Definition of Violence

Types of Violence
Community Violence and Sexual Violence

Violence can be defined in many ways. The World Health Organisation (WHO) promotes a broad definition of violence: 5

The intentional use of physical force or power, threatened or actual, against oneself, another person, or against a group or community, that either results in or has a high likelihood of resulting in injury, death, psychological harm, maldevelopment or deprivation.

The definition should be understood to include physical, sexual and psychological abuse (such as the significant abuse of power arising from a dependent relationship, threats, intimidation and neglect).

Violence can result in psychological and social problems as well as physical problems, all of which are of concern to communities and place considerable burdens on the health, social and justice systems. This definition recognises that the outcomes of violence are broader than physical injury, disability or death and demonstrates that violence is not only an issue of concern to Police and the justice sector, but to the social sector as a whole.

A discussion of types of violence follows, but for the purposes of this Action Plan, the WHO definition has been adapted and the focus is on two key types of violence, community violence and sexual violence.

Types of Violence

In order to develop effective interventions to address violence comprehensively, it is important to have an understanding of the different types of violence. Violence can be categorised in a number of ways. The World Health Organisation has developed the following useful typology (see figure 2) 6 that divides violence into three categories, based on the relationship between the perpetrator/s and the victim/s:

1. Self-directed violence includes suicidal behaviour and self-harm.

2. Interpersonal violence includes violence inflicted against one individual by another, or by a small group of individuals, and can be categorised as:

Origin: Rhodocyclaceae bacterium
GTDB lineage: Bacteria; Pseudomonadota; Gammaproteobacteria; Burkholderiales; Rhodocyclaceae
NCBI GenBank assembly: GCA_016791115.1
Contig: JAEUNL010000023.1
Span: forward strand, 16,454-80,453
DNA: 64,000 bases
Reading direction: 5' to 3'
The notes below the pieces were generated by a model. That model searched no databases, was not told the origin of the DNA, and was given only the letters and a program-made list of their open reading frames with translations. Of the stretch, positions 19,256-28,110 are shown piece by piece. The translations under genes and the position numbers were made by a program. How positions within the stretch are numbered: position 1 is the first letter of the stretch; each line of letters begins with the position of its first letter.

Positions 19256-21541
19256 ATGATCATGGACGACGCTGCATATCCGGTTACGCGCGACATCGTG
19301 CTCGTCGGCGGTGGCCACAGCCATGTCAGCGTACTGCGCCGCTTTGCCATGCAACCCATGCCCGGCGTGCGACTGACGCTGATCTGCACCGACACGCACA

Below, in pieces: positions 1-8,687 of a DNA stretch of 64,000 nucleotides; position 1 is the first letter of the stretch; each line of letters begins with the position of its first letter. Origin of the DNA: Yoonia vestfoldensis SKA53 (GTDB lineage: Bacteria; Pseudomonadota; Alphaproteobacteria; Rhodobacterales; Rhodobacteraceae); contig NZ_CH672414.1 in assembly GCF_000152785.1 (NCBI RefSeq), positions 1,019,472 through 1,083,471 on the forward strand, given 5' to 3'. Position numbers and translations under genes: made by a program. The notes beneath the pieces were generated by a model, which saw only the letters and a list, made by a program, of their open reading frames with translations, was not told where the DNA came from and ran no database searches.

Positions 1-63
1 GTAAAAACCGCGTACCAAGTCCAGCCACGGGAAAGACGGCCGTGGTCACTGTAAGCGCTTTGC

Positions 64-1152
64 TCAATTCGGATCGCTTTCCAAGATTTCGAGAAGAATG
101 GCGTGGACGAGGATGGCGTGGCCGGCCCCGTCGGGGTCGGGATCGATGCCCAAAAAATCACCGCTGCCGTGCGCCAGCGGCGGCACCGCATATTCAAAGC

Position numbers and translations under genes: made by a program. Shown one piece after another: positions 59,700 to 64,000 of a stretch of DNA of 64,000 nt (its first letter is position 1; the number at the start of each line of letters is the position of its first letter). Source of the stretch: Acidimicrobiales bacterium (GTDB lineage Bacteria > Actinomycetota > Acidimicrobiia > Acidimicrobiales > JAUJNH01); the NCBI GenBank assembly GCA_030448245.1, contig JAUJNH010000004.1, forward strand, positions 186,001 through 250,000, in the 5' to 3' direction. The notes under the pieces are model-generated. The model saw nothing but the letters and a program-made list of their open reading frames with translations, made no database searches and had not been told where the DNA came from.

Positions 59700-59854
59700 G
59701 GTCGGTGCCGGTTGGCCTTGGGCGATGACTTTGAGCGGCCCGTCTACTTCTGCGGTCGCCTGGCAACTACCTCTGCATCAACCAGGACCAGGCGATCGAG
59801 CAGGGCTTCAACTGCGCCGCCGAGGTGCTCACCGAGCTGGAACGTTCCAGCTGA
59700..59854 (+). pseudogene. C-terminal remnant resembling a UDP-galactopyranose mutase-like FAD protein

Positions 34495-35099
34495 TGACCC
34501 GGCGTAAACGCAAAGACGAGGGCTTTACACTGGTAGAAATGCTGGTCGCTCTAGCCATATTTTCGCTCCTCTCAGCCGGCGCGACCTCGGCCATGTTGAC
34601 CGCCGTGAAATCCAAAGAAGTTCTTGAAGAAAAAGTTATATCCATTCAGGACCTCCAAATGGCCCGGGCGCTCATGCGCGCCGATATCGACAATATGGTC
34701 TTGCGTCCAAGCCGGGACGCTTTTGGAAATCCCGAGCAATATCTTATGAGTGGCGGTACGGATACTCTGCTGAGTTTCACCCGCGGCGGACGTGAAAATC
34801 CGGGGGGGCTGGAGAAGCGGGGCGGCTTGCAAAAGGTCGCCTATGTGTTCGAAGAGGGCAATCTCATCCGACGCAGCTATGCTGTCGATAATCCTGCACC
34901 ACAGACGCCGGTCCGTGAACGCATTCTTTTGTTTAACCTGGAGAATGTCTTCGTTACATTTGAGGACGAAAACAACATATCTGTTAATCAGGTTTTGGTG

• Family and intimate partner violence; involving violence between family members, and intimate partners, including child abuse and elder abuse. This often takes place in the home.
  • Community violence; involving violence between people who are not related, and who may or may not know each other (acquaintances and strangers). It generally takes place outside the home in public places.

3. Collective violence includes violence inflicted by large groups such as states, organised political groups, militia groups or terrorist organisations.

The types of violence outlined above are distinguished by the relationship between the perpetrators and the victims of the violent behaviour. The violent behaviour can be further described in terms of whether it is physical, psychological, sexual, or involves deprivation and neglect (see figure 2).

This typology is useful for demonstrating the nature of the violence, the relationship between the offenders and victims, and the settings where violence occurs, i. e. within the family or the community.

For example, violence in public places can include intimidation, threats, and physical or sexual assaults, between friends or strangers. Child abuse in the home can include psychological, physical and sexual abuse and neglect.

Community Violence and Sexual Violence

The Government is interested in addressing all types of violence, and is continuing to develop measures to achieve this (as indicated in this document).

However, the types of violence that are the focus of this Action Plan are community violence and sexual violence, as indicated by the shaded areas in Figure 2.

Community violence is defined for this Action Plan as: violence between people who are not related, and who may or may not know each other (acquaintances and strangers). It generally, but not always, takes place outside the home, in public places.

Sexual violence is defined for this Action Plan as: any sexual act, attempt to obtain a sexual act, sexual harassment, or act directed against a person's sexuality, using coercion, by any person regardless of their relationship to the victim, in any setting. 7 This includes various forms and contexts of sexual violence such as rape (within a relationship and by strangers or acquaintances), sexual abuse of mentally or physically disabled people and sexual abuse of children.

Figure 2. A Typology of Violence

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Footnotes

  1. World Health Organisation (WHO), 1996, WHO global consultation on violence and health. Violence: a public health priority, Geneva, (document WHO/EHA/SPI.POA. 2)
  2. WHO, 2002, World report on violence and health, Geneva
  3. Adapted from the WHO definition.